Extremely cold Arctic air to impact much of U.S.
A massive surge of extremely cold Arctic air will consume much of the Lower 48 this week with well below-normal temperatures stretching from the Northwest into the Eastern two-thirds of the U.S.
- Numerous Wind Chill Warnings, Advisories, and Watches have been issued across the northern High Plains that will likely remain in effect for much of the week
- Multiple days of heavy snowfall are expected in the northern Rockies, resulting in a combination of Winter Storm Warnings, Advisories, and Watches
- Confidence continues to grow in a powerful winter storm developing during the second half of the week. Disruptive snowfall accumulations, damaging wind gusts, and bitterly cold temperatures in the storm’s wake are expected
The first half of the week starts off on a chilly note across the majority of the Lower 48, NWS forecaster Mullinax noted.1
This is due to areas of high pressure — one over the eastern half of the continental U.S. and a strong Arctic high over southwestern Canada.
The Arctic front continues to inch its way south through the Northwest and Northern Plains with bitterly cold temperatures associated with the Arctic high located north of the front.
Daytime highs over central and eastern Montana on Monday, December 19 will struggle to get above -17 °C (0 °F) today, while daytime lows ranging from -17 to -26 °C (0 to -15 °F) will be common from eastern Washington to the Upper Mississippi Valley.
By Tuesday, December 20, the core of the exceptionally colder temperatures in the Canadian Prairies pushes even more into the northern High Plains with dangerously cold and windy conditions.
Daytime lows on Tuesday dip as low as -28 to -34 °C (-20 to -30 °F) in parts of Montana, with sub-zero lows bleeding more into the central High Plains.
Blustery winds throughout the region are responsible for bone-chilling wind chills, ranging as cold as -34 °C (-30 °F) to even -51 °C (-60 °F).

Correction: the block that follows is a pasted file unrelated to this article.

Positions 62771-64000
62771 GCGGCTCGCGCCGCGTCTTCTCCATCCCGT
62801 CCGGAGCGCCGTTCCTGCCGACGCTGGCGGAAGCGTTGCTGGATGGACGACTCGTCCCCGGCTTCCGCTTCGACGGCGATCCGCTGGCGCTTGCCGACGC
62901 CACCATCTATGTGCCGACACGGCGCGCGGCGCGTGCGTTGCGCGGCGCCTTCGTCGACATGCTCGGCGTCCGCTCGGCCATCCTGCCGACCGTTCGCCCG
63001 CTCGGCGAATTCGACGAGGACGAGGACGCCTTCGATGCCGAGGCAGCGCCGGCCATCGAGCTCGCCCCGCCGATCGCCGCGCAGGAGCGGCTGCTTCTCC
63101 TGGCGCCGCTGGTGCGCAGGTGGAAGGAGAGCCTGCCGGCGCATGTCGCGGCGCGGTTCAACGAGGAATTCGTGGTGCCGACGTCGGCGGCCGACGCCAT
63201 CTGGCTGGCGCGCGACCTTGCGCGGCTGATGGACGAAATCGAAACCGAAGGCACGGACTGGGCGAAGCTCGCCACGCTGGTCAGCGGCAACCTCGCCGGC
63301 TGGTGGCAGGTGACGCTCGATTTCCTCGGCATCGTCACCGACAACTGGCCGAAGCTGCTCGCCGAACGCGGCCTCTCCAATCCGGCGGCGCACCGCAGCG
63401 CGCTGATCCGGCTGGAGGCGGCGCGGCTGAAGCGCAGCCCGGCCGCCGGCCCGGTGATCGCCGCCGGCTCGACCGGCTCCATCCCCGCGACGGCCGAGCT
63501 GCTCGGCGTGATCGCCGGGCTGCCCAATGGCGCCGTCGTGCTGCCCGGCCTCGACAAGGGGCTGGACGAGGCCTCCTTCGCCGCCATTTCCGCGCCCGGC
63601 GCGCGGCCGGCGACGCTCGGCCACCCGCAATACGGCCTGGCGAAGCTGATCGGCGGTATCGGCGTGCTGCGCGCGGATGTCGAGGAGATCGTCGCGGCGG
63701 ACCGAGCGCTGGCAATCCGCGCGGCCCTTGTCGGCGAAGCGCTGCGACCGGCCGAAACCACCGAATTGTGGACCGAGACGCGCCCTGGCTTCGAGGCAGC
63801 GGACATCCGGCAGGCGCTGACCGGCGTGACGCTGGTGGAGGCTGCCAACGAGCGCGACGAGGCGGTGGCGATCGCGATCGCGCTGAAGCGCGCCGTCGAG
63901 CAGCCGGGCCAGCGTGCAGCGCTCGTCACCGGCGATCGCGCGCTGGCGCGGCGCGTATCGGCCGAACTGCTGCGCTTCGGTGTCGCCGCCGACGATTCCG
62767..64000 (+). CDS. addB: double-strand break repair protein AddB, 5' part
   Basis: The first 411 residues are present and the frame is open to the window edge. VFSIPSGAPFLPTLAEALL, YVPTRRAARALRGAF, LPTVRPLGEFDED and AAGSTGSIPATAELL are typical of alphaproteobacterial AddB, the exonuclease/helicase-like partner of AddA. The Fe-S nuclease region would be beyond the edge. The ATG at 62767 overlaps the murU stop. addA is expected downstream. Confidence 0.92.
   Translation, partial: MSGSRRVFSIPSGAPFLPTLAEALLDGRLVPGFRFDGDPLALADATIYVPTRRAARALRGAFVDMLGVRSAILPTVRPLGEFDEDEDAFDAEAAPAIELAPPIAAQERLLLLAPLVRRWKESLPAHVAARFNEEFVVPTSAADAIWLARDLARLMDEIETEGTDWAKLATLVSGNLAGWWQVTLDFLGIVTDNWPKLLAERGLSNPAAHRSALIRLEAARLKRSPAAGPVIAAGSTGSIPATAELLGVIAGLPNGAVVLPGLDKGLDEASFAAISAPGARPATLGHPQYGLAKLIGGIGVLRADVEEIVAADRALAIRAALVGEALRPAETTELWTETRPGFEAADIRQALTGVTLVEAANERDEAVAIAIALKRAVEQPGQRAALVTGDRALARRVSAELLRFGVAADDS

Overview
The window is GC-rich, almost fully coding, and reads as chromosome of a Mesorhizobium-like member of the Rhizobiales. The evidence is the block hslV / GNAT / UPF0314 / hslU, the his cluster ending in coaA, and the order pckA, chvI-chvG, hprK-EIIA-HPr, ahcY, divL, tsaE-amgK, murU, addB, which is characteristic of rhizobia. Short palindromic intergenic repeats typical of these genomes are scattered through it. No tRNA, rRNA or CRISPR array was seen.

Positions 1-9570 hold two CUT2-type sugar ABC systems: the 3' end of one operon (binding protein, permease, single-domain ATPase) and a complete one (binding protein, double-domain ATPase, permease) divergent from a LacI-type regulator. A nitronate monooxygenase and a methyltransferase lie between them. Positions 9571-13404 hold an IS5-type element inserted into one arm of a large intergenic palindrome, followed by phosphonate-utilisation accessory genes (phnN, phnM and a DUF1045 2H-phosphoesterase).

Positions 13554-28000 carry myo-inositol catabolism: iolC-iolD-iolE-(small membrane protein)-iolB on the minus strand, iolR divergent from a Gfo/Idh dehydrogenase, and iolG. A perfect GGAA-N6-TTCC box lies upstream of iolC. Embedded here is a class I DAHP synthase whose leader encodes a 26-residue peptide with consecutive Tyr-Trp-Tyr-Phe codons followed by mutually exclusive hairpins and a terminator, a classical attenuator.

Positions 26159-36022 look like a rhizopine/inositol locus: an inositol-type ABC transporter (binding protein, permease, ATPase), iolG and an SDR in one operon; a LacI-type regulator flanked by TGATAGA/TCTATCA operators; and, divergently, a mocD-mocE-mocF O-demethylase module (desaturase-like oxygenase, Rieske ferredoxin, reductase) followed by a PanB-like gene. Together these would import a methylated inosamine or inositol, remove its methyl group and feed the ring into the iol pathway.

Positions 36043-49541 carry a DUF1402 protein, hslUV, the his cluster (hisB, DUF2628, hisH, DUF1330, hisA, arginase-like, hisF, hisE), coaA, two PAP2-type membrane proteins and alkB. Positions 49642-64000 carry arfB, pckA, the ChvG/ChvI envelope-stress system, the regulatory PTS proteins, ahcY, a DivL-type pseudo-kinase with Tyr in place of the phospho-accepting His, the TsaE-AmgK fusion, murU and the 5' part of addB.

This has prompted the issuance of numerous Wind Chill Warnings, Advisories, and Watches across the northern High Plains that will likely be in effect for much of the week.
With such impressively cold temperatures present, wintry precipitation is also expected in some portions of the northern U.S.
In the Northeast, lake-effect snow showers stick around one more day as Lake Effect Snow Warnings are out downwind of Lakes Erie and Ontario with several more inches of snow possible through Monday afternoon.
Northern Maine is also likely to see light snow accumulations from a nearly stationary wave of low pressure off the coast of Nova Scotia.
In the Midwest, a frontal system tracking northeast today will aid in developing periods of light snow from eastern Kansas on, north to northern Minnesota and the Upper Great Lakes.
The heaviest snowfall is set to occur in the northern Rockies where the strong upslope flow from brisk easterly winds will lead to multiple days of heavy snowfall. The heaviest of which comes on Tuesday, when a combination of the upsloping winds and an injection of Pacific moisture running into the bitterly cold air mass in place results in an expansive area of heavy snowfall.
The Latest WPC snowfall probabilities show 60-80% odds for more than 20 cm (8+ inches) of snow in the Cascade Range, the Bitterroots, the Lewis Range, and the Tetons on Tuesday.
A combination of Winter Storm Warnings, Advisories, and Watches have been issued for this multi-day snowfall event.
Farther south, an organizing wave of low pressure will traverse the Gulf of Mexico and produce widespread showers and thunderstorms along the Gulf Coast.
WPC has issued Marginal Risks for Excessive Rainfall for today from eastern Texas to the central Gulf Coast, then from the mouth of the Mississippi River to much of the coastal Southeast.
This storm will be fairly progressive, eventually tracking into the Bahamas by mid-week.
After this storm system exits, attention turns to the Nation’s Heartland where confidence continues to grow in a powerful winter storm developing the second half of the week.
Disruptive snowfall accumulations, damaging wind gusts, and bitterly cold temperatures in the storm’s wake are expected.
1 Short Range Forecast Discussion – NWS Weather Prediction Center College Park MD – 258 AM EST Mon Dec 19 2022
Featured image: GFS, Tropical Tidbits. Model for 00:00 UTC on December 23, 2022
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